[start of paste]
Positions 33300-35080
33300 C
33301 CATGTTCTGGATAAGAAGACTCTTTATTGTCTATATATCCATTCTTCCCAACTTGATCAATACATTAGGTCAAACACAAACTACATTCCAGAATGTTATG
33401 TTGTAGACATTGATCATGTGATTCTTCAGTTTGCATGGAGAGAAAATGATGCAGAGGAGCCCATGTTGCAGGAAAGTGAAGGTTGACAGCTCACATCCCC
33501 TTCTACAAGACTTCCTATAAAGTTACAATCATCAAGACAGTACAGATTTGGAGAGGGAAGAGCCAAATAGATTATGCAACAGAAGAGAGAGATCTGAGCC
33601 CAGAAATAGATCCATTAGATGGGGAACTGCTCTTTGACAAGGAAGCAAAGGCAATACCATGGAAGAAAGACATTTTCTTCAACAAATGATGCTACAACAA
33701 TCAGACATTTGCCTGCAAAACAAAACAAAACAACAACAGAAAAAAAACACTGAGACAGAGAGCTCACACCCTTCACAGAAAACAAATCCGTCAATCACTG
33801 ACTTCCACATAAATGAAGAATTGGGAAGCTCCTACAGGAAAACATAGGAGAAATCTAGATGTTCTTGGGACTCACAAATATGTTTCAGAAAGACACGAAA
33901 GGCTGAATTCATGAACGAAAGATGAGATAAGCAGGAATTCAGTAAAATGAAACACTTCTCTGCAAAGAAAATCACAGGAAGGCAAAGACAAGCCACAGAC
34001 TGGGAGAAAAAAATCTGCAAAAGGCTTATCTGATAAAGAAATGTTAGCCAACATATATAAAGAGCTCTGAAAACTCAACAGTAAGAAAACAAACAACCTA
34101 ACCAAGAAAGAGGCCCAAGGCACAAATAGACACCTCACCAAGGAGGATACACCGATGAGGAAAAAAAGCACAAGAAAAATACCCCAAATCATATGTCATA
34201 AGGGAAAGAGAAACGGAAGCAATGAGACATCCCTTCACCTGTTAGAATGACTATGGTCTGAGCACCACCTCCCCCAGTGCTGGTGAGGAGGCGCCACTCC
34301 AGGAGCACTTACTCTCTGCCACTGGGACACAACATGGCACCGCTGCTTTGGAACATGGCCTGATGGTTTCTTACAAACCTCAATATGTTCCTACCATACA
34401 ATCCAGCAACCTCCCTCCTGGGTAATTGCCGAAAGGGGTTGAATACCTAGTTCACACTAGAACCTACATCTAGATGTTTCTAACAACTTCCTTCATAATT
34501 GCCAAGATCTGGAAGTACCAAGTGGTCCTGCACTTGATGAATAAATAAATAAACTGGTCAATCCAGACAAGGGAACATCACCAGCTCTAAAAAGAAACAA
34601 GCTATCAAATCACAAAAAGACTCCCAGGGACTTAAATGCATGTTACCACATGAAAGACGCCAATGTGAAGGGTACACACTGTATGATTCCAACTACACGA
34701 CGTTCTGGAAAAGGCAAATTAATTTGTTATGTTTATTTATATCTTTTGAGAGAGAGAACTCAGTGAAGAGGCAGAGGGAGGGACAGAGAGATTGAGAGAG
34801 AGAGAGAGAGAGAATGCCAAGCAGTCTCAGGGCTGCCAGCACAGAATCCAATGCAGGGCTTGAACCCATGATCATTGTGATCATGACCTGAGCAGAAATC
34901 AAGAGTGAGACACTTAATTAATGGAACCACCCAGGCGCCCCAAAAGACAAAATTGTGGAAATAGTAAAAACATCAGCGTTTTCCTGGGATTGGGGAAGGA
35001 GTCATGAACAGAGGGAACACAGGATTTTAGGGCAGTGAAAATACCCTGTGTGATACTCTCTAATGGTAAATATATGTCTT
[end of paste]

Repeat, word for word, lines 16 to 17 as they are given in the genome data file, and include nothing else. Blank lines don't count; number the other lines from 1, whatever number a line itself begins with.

34601 GCTATCAAATCACAAAAAGACTCCCAGGGACTTAAATGCATGTTACCACATGAAAGACGCCAATGTGAAGGGTACACACTGTATGATTCCAACTACACGA
34701 CGTTCTGGAAAAGGCAAATTAATTTGTTATGTTTATTTATATCTTTTGAGAGAGAGAACTCAGTGAAGAGGCAGAGGGAGGGACAGAGAGATTGAGAGAG